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Why is Shannon's Entropy measure used in Decision Tree branching?

Entropy(S) = - p(+)log( p(+) ) - p(-)log( p(-) )

I know it is a measure of the no. of bits needed to encode information; the more uniform the distribution, the more the entropy. But I don't see why it is so frequently applied in creating decision trees (choosing a branch point).

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3 Answers 3

Because you want to ask the question that will give you the most information. The goal is to minimize the number of decisions/questions/branches in the tree, so you start with the question that will give you the most information and then use the following questions to fill in the details.

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For the sake of decision trees, forget about the number of bits and just focus on the formula itself. Consider a binary (+/-) classification task where you have an equal number of + and - examples in your training data. Initially, the entropy will be 1 since p(+) = p(-) = 0.5. You want to split the data on an attribute that most decreases the entropy (i.e., makes the distribution of classes least random). If you choose an attribute, A1, that is completely unrelated to the classes, then the entropy will still be 1 after splitting the data by the values of A1, so there is no reduction in entropy. Now suppose another attribute, A2, perfectly separates the classes (e.g., the class is always + for A2="yes" and always - for A2="no". In this case, the entropy is zero, which is the ideal case.

In practical cases, attributes don't typically perfectly categorize the data (the entropy is greater than zero). So you choose the attribute that "best" categorizes the data (provides the greatest reduction in entropy). Once the data are separated in this manner, another attribute is selected for each of the branches from the first split in a similar manner to further reduce the entropy along that branch. This process is continued to construct the tree.

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According to your explanation can you explain why to need for log function? –  kamaci Feb 23 '13 at 20:25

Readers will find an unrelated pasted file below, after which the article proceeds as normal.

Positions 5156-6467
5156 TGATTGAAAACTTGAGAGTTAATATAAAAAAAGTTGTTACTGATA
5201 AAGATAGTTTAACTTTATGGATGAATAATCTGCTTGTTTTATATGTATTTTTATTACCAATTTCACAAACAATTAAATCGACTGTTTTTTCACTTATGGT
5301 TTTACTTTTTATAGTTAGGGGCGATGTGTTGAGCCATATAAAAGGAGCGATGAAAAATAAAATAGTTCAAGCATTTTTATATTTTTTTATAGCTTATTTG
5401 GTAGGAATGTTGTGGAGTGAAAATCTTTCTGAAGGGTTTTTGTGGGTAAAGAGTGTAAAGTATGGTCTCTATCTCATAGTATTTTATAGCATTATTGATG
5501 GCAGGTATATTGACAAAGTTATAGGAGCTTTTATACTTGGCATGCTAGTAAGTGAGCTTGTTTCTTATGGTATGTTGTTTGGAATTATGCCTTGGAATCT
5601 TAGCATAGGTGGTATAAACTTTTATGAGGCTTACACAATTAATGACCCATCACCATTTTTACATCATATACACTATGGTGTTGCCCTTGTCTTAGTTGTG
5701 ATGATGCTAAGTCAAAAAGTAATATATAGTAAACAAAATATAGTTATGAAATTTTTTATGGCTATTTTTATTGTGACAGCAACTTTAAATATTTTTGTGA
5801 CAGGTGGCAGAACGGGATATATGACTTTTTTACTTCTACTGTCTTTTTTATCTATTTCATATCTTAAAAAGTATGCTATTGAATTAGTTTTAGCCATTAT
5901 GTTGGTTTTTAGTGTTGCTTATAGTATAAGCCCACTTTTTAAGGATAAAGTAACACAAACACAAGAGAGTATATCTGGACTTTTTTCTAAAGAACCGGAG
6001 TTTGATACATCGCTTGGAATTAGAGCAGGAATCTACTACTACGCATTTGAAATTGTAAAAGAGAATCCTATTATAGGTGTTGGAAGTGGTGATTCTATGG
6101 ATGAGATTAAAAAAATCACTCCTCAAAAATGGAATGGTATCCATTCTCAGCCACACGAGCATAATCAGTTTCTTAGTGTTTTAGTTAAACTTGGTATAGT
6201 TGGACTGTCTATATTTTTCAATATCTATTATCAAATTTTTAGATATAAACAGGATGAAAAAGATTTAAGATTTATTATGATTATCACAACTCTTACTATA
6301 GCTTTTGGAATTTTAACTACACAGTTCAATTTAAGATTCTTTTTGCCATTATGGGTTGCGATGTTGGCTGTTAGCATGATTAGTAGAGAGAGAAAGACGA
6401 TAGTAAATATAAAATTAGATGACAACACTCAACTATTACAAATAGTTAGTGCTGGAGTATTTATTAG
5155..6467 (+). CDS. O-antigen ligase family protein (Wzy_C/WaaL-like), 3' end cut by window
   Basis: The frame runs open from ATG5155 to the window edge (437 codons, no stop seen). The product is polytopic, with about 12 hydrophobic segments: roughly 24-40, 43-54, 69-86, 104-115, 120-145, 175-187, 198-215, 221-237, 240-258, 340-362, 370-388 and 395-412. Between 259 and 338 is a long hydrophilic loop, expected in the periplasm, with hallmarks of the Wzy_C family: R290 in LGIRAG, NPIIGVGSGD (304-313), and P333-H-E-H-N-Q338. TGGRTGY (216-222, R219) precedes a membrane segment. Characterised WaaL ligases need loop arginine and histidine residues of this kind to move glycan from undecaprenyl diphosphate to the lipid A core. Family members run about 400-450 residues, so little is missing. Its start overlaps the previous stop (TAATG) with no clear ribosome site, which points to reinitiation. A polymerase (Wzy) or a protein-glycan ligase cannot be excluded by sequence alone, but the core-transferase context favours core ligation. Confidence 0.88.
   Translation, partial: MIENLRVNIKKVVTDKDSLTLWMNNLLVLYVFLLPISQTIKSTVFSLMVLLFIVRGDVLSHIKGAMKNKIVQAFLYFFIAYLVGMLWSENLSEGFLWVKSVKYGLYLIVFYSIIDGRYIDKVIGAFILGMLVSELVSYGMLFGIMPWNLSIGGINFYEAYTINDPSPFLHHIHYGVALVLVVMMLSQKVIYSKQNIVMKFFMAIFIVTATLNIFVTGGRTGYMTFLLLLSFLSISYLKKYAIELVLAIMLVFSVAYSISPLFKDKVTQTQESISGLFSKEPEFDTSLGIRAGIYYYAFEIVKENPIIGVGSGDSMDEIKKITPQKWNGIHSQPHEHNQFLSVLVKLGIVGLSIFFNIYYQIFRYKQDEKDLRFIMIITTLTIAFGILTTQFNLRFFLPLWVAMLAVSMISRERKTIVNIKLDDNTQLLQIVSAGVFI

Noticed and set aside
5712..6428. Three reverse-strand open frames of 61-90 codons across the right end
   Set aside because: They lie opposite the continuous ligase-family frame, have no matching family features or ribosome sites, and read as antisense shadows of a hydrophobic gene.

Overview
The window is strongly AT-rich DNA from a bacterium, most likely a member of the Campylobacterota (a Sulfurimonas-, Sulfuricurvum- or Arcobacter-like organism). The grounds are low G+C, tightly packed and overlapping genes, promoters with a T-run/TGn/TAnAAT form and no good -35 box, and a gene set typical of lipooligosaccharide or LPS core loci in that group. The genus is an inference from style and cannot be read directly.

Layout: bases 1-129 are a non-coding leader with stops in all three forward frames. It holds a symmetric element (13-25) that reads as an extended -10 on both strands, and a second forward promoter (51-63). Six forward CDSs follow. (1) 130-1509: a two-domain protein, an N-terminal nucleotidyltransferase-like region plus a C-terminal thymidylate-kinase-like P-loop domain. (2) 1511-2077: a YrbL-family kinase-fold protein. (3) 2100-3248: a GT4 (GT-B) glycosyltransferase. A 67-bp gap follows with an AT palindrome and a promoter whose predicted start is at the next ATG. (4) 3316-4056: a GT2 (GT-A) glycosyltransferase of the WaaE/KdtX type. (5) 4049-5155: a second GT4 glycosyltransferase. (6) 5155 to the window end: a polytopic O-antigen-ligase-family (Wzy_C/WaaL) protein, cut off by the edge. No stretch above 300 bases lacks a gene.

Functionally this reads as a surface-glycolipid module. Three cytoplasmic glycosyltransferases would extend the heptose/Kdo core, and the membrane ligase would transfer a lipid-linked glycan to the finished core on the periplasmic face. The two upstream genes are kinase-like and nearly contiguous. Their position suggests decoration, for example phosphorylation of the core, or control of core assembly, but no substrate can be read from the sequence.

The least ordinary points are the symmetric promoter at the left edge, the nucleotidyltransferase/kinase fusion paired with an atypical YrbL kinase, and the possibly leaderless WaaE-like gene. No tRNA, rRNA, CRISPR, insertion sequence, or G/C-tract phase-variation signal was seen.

If you note that p(+) = 1 - p(-), having the log function in the equation gives it the nice property that the function has its minimum (zero) when p(+) is zero or one and has its maximum (1) when p(+) is 1/2 (i.e., when the two classes are equally likely). There is no need for the log function in the formula per se. You could use an alternate symmetric function that is zero when p(+) is zero or one, has it's maximum at 0.5, and decreases monotonically with distance from p(+) = 0.5. –  bogatron Feb 23 '13 at 20:52

You seem to have an understanding of the math behind the method, but here is a simple example that might give you some intuition behind why this method is used: Imagine you are in a classroom that is occupied by 100 students. Each student is sitting at a desk, and the desks are organized such there are 10 rows and 10 columns. 1 out of the 100 students has a prize that you can have, but you must guess which student it is to get the prize. The catch is that everytime you guess, the prize is decremented in value. You could start by asking each student individually whether or not they have the prize. However, initially, you only have a 1/100 chance of guessing correctly, and it is likely that by the time you find the prize it will be worthless (think of every guess as a branch in your decision tree). Instead, you could ask broad questions that dramatically reduce the search space with each question. For example "Is the student somewhere in rows 1 though 5?" Whether the answer is "Yes" or "No" you have reduced the number of potential branches in your tree by half.

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